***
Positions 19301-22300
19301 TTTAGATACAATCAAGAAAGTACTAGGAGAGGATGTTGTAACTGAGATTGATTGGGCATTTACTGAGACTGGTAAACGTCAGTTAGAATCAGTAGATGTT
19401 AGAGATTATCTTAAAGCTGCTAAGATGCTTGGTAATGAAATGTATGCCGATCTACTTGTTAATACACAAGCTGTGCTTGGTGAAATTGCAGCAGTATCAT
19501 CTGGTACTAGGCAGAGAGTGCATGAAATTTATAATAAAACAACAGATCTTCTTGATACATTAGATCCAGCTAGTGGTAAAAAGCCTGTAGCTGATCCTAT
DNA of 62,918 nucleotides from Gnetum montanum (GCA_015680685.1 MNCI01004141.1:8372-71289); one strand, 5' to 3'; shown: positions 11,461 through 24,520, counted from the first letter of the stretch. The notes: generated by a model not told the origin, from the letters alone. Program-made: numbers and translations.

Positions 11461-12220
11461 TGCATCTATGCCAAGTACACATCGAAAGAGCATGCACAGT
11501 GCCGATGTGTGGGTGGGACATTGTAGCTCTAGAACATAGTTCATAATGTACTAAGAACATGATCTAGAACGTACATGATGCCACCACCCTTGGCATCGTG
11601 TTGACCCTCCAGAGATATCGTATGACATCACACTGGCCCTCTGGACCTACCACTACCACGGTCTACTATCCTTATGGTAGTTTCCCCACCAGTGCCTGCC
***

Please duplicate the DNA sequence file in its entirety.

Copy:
Positions 19301-22300
19301 TTTAGATACAATCAAGAAAGTACTAGGAGAGGATGTTGTAACTGAGATTGATTGGGCATTTACTGAGACTGGTAAACGTCAGTTAGAATCAGTAGATGTT
19401 AGAGATTATCTTAAAGCTGCTAAGATGCTTGGTAATGAAATGTATGCCGATCTACTTGTTAATACACAAGCTGTGCTTGGTGAAATTGCAGCAGTATCAT
19501 CTGGTACTAGGCAGAGAGTGCATGAAATTTATAATAAAACAACAGATCTTCTTGATACATTAGATCCAGCTAGTGGTAAAAAGCCTGTAGCTGATCCTAT
DNA of 62,918 nucleotides from Gnetum montanum (GCA_015680685.1 MNCI01004141.1:8372-71289); one strand, 5' to 3'; shown: positions 11,461 through 24,520, counted from the first letter of the stretch. The notes: generated by a model not told the origin, from the letters alone. Program-made: numbers and translations.

Positions 11461-12220
11461 TGCATCTATGCCAAGTACACATCGAAAGAGCATGCACAGT
11501 GCCGATGTGTGGGTGGGACATTGTAGCTCTAGAACATAGTTCATAATGTACTAAGAACATGATCTAGAACGTACATGATGCCACCACCCTTGGCATCGTG
11601 TTGACCCTCCAGAGATATCGTATGACATCACACTGGCCCTCTGGACCTACCACTACCACGGTCTACTATCCTTATGGTAGTTTCCCCACCAGTGCCTGCC